Two years of preparation and a 24/7 booking team on call for three weeks were all part of Stage and Screen’s game plan for the 2015 AFC Asian Cup.
After more than two decades of bringing State of Origin to television screens around Australia - and the world - the process could get a little routine. However for the team at Nine Network every series is an opportunity to start with a fresh slate.
As diehard fans gather around the television for rugby league's three epic grudge matches each year, the pressure is on to produce a telecast worthy of the event.
For 26 years Nine Network has been the State of Origin Series broadcast partner, broadcasting live and free across the nation, with the popularity of the series building momentum year on year. Game One of the 2016 series was the highest rating State of Origin match ever, with 4.423 million viewers. In fact the 2016 series delivered the three highest rating programs of the year, with a staggering 9.904 million viewers watching the games.
Despite the guaranteed hype that surrounds State of Origin, the Nine Network team is aware of the need to keep innovating for a television audience that is increasingly demanding. For all televised sports the goal is to produce a telecast that is even better than being at the match. With more close ups, more camera angles, more behind the scenes action; as well as an expert commentary team which included Yvonne Sampson, the first woman to host both the State of Origin and a major sporting event in Australian history.
This season’s record State of Origin ratings are a reflection of the network's commitment to pulling out all stops to cover Australia’s greatest sporting rivalry. Recent innovations have included the use of Spider Cam, the most manoeuvrable aerial camera in sports today. With the ability to capture all of the action from directly above the players, the camera gives the viewer a better feel for the game.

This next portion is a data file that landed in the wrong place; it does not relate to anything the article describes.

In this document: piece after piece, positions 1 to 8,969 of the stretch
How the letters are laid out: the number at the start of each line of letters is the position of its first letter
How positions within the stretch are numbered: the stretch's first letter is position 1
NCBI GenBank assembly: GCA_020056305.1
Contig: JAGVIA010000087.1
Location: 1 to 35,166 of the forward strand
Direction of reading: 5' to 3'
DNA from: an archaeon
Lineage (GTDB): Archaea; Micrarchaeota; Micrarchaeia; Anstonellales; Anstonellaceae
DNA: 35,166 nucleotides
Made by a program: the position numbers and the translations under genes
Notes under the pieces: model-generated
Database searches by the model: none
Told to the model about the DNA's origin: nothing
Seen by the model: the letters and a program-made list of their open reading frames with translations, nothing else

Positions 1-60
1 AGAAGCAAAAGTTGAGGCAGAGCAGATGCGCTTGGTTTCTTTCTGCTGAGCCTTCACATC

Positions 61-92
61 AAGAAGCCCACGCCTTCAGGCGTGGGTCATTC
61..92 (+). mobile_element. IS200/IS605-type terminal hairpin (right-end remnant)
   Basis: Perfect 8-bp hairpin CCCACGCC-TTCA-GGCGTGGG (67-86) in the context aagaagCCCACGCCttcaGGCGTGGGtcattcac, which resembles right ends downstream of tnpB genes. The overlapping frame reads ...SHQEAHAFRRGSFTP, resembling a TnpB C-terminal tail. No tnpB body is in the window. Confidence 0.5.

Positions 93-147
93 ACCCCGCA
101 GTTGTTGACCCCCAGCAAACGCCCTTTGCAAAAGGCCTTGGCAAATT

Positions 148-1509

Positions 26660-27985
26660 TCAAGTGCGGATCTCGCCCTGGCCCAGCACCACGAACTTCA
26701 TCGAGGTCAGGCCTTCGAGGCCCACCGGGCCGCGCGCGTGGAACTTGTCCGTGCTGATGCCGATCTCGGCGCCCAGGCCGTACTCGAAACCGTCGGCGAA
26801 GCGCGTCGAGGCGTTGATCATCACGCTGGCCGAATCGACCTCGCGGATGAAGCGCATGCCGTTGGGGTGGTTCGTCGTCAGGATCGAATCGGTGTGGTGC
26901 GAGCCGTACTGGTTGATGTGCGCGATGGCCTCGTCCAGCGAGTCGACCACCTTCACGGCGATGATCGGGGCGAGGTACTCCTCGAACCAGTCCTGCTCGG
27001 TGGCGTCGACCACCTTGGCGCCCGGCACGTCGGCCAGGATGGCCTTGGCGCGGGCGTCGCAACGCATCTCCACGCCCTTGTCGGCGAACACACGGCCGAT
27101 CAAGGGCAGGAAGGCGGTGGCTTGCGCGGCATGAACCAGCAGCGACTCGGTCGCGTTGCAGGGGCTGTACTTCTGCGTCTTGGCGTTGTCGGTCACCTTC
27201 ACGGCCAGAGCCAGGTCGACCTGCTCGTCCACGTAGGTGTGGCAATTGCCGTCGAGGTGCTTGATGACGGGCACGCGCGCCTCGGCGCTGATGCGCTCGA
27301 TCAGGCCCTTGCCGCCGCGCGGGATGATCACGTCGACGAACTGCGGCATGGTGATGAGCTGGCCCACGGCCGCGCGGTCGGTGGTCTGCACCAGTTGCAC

“Cameras like Spider Cam have definitely added a new dimension to the telecast, because they bring the audience closer to the action by taking you to places normal cameras can’t get to,” said Ben Clarke, Nine Network Senior Producer for the NRL.
Word has it they are also investigating the possible use of virtual technology in the future which would bring yet another dimension to the telecast.
With 2019 marking the start of a new five year State of Origin cycle, Nine is excited about the changes ahead with games to be played in new cities attracting new audiences. Game Two of the 2019 Origin series will be played in Perth, which is a first for the NRL.
Since 2010 Stage and Screen has worked with the Nine Network to get their specialist commentary team and crew to the games wherever they are held.
When Game Two was held at Suncorp Stadium in Brisbane this year, a production and commentary crew of around 127 people was required to deliver the State of Origin coverage. Stage and Screen managed flights, accommodation and car hire for upwards of 60 people. Specialist camera gear was amongst the precious cargo travelling north, making State of Origin one of the biggest jobs of the year for Stage and Screen.
STATS OF ORIGIN
- Ray Warren has not missed a State of Origin game since 1989, calling 83 games in total. He officially started commenting in 1966.
- The commentators in the box on game day have 83 years collective experience between them, being Ray Warren, Phil Gould, Peter Sterling and Paul Vautin.
- The pre-game, half time and post-match commentators have 129 years collective experience working on the State of Origin broadcast coverage for Nine’s Wide World Of Sports.
- To bring a typical game to the screen the network relies on 25 cameras - including three camera decks, cameras on each corner of the field, two steadicams, one roving camera, two coach cameras, one jib, one News camera, four for the Studio Panel, two in the Dressing Rooms, two End-ons and one spider cam.